Estimates of the prevalence of attention-deficit/hyperactivity disorder (ADHD) vary widely within and between countries. The UK National Institute for Health and Care Excellence (NICE) have estimated that around 5% of school-aged children and adolescents meet the DSM-IV diagnostic criteria for ADHD, equivalent to 366,000 children and adolescents in England and Wales . Attention-deficit/hyperactivity disorder is a debilitating mental health disorder, which is marked by symptoms of inattention, overactivity and impulsiveness that have an early onset, and are age inappropriate, persistent and pervasive . It affects children over their school years and into adulthood  and is associated with a number of impairments that impinge on a range of social and health care systems (education, criminal justice, mental health, social services, and so on) . Those with ADHD are at increased risk of delinquency, criminality, educational failure and mental illness [5, 6]. Treatment for ADHD typically begins during the middle school years  and multimodal approaches are recommended . Stimulant and nonstimulant [7, 8] medications are considered the most efficacious treatments and are recommended. However, these have a number of limitations [9–12], including reported side effects [11, 13, 14] and can give rise to parental concerns about the use of medication for behavioural control . Furthermore, medication on its own might not improve other outcomes, such as social and academic functioning . Nonpharmacological treatments, such as classroom-based behaviour modification or parent-training programmes can also be valuable but appear not to provide the same control of ADHD symptoms offered by pharmacological treatments .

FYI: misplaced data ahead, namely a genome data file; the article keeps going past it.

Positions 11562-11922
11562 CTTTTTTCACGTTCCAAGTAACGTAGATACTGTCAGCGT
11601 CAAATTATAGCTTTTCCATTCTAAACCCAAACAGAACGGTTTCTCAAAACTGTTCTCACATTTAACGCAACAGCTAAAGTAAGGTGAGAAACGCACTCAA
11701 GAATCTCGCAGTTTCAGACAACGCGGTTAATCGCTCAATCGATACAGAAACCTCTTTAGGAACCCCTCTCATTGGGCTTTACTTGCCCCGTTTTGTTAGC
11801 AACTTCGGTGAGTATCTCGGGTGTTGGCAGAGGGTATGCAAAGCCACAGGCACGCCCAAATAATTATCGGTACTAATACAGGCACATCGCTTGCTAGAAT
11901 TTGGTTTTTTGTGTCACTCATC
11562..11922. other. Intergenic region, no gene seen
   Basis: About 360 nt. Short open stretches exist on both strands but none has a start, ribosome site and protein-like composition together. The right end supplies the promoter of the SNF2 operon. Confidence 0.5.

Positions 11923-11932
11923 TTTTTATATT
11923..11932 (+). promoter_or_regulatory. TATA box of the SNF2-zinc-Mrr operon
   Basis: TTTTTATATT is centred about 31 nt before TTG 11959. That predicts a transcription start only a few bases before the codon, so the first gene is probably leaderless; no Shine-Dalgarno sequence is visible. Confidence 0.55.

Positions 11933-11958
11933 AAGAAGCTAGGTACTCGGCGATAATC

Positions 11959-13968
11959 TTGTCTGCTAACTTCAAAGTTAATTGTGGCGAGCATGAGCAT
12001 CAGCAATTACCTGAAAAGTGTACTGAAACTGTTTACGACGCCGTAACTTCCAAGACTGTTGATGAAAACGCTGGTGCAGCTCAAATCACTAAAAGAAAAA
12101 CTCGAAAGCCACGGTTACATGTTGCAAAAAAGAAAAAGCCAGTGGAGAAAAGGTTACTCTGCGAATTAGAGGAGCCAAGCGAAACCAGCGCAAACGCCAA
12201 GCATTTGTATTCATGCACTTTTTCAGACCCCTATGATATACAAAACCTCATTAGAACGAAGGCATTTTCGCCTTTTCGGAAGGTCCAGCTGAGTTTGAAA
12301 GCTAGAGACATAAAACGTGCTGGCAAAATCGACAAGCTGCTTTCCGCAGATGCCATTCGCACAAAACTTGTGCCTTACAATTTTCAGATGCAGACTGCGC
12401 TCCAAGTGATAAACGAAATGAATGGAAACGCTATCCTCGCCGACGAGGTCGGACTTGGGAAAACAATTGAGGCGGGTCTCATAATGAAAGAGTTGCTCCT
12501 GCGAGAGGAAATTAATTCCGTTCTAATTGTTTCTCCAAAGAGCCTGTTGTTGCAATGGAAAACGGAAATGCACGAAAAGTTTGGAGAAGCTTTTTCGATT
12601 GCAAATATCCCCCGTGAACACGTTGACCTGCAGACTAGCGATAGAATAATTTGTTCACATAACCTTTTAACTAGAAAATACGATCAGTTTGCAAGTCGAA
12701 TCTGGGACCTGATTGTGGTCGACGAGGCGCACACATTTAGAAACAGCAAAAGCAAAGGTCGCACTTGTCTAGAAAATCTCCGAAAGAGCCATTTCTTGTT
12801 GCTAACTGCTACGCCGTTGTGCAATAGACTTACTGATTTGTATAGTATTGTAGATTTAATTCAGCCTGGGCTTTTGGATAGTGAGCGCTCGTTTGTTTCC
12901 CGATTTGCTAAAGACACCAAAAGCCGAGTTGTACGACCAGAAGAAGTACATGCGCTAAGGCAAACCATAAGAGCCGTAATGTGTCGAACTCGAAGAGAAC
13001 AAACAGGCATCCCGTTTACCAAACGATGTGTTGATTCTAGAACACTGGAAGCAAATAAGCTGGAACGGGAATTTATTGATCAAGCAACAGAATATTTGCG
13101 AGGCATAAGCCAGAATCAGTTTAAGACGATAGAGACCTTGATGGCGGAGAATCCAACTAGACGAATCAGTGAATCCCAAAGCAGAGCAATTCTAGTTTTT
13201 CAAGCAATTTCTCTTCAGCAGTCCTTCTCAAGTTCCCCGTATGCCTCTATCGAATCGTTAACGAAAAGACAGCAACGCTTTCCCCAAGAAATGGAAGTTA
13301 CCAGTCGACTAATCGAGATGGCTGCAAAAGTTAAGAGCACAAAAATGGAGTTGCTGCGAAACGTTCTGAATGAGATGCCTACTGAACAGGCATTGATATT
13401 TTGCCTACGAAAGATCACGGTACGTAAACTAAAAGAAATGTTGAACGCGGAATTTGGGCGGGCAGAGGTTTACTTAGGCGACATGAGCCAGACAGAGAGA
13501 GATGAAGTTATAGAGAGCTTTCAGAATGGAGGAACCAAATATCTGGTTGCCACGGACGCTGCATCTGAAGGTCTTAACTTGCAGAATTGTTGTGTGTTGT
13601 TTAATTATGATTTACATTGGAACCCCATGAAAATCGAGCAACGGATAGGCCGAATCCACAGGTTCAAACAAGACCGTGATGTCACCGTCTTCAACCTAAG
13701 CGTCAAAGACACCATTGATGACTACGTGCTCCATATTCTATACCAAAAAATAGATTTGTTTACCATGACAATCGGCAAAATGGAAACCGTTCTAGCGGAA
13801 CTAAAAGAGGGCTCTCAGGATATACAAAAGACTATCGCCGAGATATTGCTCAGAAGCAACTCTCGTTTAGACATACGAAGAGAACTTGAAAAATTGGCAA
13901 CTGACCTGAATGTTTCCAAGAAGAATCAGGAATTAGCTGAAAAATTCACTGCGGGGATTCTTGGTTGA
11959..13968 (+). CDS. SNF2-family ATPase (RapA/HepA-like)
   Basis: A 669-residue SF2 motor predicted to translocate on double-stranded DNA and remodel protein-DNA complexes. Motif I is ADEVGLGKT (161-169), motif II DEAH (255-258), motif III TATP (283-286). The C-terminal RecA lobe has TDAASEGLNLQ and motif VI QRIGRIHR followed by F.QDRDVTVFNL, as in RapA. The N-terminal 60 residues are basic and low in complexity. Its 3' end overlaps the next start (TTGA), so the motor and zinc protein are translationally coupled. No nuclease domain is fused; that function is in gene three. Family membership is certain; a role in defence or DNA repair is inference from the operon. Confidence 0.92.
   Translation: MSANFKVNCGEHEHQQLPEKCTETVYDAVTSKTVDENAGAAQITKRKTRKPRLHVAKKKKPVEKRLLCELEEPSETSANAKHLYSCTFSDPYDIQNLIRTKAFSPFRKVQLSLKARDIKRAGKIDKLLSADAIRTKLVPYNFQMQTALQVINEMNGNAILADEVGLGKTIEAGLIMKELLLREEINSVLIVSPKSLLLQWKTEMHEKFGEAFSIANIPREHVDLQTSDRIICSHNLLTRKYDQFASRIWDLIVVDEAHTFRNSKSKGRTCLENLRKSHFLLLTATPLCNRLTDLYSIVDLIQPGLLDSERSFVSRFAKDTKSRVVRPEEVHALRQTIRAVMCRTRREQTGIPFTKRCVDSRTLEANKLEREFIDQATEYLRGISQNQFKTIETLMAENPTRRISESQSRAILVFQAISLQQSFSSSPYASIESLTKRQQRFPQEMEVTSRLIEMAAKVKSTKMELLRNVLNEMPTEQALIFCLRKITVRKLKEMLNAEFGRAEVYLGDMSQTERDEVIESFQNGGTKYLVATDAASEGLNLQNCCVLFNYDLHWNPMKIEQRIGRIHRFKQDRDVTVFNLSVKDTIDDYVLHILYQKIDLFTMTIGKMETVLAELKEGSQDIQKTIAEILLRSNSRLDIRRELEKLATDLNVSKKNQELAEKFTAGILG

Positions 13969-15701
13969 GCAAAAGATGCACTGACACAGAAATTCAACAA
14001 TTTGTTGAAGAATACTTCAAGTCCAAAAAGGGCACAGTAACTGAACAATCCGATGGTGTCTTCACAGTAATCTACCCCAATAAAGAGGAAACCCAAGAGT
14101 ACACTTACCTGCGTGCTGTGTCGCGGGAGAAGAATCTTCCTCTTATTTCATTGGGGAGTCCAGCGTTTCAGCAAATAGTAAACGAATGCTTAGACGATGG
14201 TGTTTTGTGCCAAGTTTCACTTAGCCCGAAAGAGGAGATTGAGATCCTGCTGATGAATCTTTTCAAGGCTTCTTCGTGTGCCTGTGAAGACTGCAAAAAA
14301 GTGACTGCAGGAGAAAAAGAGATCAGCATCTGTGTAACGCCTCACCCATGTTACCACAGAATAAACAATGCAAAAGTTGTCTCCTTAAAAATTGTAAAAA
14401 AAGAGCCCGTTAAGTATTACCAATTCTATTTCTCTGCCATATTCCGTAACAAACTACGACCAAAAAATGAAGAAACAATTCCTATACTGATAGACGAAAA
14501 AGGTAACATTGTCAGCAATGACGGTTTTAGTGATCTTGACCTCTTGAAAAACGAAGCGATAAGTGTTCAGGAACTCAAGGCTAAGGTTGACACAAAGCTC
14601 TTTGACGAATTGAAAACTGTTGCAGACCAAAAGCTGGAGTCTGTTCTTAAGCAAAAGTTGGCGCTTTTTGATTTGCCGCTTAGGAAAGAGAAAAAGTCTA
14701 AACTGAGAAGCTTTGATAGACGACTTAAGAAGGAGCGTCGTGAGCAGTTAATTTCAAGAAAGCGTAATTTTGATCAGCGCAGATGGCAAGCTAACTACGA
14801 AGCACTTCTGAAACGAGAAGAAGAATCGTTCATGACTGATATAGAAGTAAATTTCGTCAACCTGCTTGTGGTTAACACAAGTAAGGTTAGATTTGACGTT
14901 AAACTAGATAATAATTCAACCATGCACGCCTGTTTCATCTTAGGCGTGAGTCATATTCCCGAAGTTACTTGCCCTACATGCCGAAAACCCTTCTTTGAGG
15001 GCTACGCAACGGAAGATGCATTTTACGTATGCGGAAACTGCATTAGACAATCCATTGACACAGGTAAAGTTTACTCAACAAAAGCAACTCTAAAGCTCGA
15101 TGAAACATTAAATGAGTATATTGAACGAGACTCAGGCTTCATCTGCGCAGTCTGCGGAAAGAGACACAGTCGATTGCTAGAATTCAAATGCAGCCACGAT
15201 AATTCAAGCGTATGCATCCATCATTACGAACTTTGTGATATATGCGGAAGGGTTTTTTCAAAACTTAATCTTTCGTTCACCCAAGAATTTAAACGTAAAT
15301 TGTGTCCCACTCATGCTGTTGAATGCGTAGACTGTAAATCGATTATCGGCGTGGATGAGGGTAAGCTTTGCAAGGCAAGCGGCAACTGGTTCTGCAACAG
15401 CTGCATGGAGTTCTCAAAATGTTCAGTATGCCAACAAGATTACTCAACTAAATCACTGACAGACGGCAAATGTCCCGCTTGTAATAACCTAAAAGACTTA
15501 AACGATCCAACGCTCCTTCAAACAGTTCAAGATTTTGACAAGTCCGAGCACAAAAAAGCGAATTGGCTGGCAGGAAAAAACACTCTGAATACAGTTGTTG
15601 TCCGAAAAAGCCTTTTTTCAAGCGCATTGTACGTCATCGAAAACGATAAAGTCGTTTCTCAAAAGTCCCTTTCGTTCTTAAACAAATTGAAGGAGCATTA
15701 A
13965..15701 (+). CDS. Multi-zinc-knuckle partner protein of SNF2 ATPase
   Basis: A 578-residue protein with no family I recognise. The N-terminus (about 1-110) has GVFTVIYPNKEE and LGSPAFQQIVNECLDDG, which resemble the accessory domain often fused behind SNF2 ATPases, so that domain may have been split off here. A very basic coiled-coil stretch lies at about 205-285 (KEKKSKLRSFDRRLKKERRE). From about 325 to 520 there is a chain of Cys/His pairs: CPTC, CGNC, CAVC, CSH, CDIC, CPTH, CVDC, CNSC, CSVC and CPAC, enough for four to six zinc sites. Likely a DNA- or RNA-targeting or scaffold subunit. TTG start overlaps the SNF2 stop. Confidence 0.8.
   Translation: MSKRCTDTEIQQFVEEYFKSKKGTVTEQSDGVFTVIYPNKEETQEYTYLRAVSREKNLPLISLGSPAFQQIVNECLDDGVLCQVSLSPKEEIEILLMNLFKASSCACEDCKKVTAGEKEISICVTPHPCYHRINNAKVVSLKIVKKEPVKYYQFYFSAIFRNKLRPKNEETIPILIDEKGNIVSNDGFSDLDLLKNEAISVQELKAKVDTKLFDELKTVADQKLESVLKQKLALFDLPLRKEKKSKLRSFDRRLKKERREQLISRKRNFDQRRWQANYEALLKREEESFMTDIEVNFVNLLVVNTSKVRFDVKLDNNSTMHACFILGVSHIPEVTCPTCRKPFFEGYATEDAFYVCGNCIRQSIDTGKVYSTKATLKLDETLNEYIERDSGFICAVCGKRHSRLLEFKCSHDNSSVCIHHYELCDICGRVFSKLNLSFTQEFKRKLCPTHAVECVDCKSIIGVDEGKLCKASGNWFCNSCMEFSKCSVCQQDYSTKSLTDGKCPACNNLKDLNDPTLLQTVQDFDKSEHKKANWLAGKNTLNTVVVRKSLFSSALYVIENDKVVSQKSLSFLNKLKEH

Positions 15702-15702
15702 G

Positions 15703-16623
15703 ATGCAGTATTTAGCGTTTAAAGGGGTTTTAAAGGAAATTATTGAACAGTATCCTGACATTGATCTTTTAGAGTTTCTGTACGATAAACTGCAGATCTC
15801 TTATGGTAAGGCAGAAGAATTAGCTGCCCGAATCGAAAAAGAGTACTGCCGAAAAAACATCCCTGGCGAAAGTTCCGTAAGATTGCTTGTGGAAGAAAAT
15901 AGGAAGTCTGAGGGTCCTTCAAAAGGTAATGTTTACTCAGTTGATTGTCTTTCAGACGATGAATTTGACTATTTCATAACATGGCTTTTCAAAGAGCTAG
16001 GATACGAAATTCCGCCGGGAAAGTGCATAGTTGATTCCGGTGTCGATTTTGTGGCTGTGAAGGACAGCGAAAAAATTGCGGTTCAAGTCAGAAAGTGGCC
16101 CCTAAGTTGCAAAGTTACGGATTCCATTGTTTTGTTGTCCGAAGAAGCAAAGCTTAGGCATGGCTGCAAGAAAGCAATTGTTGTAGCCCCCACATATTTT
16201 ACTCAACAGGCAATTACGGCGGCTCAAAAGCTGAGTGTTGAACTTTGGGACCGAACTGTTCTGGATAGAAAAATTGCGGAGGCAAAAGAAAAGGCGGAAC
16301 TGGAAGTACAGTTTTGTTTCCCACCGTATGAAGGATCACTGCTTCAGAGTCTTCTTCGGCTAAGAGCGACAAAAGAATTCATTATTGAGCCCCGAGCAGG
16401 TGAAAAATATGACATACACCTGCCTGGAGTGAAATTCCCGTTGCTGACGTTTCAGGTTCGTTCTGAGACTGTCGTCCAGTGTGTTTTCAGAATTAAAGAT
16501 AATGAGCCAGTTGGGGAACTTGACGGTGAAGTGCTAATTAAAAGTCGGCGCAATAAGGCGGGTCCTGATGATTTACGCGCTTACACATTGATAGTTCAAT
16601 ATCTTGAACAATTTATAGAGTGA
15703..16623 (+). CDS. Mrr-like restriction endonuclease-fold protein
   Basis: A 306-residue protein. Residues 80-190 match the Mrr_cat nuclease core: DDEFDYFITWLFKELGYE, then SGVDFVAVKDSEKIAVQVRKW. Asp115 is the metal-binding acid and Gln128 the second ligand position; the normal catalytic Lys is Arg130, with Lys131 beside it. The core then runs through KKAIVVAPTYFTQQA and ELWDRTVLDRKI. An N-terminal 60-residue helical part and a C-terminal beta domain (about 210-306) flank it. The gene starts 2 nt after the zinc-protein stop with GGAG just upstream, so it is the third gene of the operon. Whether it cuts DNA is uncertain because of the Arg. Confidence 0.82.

To optimize the effects of nonpharmacological therapies, early intervention approaches implemented during the preschool period have been proposed . Such proposals are consistent with the fact that, even though most ADHD cases are first formally diagnosed and treated in middle childhood, ADHD often has its roots in the preschool period [19–21]. In fact, while significant levels of preschool-type ADHD symptoms may not always signal the early ‘onset’ of impairment, numbers of referrals of ADHD before the age of 5 years are growing [1, 5, 22].
A number of parent-training programmes have been developed to target preschool ADHD [23–25]. The New Forest Parenting Programme (NFPP) is a home-based approach designed specifically to target the core symptoms of ADHD in preschool children. It is delivered on a one-to-one basis . It has been shown in randomized controlled trials (RCTs) to substantially reduce levels of ADHD symptoms and related problems, such as oppositional defiant disorder (ODD) [27, 28]. A second approach, the Incredible Years (IY) programme, was originally designed to target children’s oppositional and noncompliant behaviour. It consists of a suite of programmes for parents, children and teachers. While originally, and still mainly, delivered to groups of parents, children and teachers, there is now also a home-coaching model for the parent programme. These programmes, both individual and in various combinations, have been demonstrated to reduce children’s noncompliance and troublesome behaviour and increase positive behaviour . It has also produced generally positive effects on these outcomes with preschool children, including those with or at risk of ADHD [29–32]. A recent adaptation specifically for children with ADHD has shown benefits in terms of parents’ ratings of ADHD symptom reduction [33–37]. The IY programme has been recommended for use with preschool ADHD children in influential guidelines, such as those published by NICE , partly on the basis that its group-based nature is thought to be a cost-effective therapy .